Is the Medical Judgment Rule on Life Support?

Is medical judgment an oxymoron?

N.J. medical malpractice

Medical judgment?

The genesis of the medical judgment rule is found in Schueler v. Strelinger, 43 N.J. 330 (1964). The N.J.  Supreme Court states:

When a surgeon selects one of two courses (of treatment) either of which has substantial support as proper practice by the medical profession, a claim of malpractice cannot be predicated solely on the course pursued. This is because when “a matter (exists) about which there are differing schools of medical opinion.,..the plain inference is that the matter must be left to the good faith judgment of the experienced attending surgeon”

There are numerous instances when the medical judgment charge is no longer included in a medical or dental negligence case. The current incarnation requires a judge and attorneys to analyze the evidence  in detail, on the record, to determine whether medical judgment applies, and if so, to which issues.  Das v. Thani, 171 N.J. 518 (2002). When the Defense raises the issue of medical judgment involving two or more reasonable treatment options, the court should also give an informed consent charge. The patient has a right to be informed of the benefits  and risks of each treatment option.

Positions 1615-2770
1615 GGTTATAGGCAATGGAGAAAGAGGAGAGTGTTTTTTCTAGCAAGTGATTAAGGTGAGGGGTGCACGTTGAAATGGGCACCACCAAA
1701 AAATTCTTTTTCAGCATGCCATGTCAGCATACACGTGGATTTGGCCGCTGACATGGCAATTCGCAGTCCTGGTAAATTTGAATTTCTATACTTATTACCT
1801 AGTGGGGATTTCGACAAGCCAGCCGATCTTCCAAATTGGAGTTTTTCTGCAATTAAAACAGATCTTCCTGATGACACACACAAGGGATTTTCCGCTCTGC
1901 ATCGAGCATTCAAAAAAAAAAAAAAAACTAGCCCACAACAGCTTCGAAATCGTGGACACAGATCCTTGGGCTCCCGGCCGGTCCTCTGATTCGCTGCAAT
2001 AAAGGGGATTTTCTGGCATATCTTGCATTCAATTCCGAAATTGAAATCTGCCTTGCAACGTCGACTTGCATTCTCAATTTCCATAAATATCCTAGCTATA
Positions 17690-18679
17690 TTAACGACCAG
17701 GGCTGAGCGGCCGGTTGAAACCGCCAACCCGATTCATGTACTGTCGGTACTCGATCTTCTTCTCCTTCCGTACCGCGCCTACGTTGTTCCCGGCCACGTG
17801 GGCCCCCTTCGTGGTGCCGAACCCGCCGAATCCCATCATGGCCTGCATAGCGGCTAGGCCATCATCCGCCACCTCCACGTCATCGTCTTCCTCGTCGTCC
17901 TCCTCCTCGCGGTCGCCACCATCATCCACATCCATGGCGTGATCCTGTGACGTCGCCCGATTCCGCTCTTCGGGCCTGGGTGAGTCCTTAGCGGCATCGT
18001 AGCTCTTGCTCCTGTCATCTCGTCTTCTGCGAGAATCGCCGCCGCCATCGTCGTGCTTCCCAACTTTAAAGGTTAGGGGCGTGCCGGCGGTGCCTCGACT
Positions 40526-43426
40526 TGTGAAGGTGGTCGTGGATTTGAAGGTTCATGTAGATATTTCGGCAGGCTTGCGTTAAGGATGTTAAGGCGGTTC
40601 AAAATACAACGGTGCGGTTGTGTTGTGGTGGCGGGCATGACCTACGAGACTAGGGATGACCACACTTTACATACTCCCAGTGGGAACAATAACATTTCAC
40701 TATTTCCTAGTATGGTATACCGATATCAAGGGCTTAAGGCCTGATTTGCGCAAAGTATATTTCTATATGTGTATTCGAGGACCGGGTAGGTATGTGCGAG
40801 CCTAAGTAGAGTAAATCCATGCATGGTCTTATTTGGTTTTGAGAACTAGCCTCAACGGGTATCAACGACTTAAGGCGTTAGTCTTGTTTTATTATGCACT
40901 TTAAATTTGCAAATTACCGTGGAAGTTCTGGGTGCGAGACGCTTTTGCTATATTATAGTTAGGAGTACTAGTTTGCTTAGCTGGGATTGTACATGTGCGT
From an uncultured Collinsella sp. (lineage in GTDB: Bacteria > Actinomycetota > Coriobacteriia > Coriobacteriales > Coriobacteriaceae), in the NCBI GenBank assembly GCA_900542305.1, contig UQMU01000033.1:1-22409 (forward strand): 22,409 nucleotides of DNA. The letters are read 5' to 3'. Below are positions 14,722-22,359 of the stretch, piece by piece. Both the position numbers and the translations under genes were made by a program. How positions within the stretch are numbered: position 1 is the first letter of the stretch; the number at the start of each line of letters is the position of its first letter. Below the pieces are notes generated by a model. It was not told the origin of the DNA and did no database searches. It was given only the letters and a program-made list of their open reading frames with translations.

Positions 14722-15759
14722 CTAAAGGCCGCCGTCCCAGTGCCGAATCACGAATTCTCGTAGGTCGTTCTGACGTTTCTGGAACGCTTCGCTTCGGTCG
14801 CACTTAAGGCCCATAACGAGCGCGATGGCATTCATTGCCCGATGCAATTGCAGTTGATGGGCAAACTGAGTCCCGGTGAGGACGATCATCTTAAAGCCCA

Here is the Model Jury Charge 5.50G  ShapiroBerezin—Model Jury Charge__Medical Judgment.pdf


The medical judgment rule is highly prejudicial to a plaintiff.  The changes in the language, and application of the charge are equitable to both parties in a medical negligence case.  Reference  to a physician’s medical judgment is now focusing on proof that each alternative treatment choice made by a physician is in accordance with accepted standard medical practice.

A welcome change, indeed.


About Lawrence "Larry" Berezin

I retired from the private practice of law after a 35-year legal career and fight parking tickets for people like you and me. I love sharing valuable information and beating NYC parking tickets for the driving community in NYC

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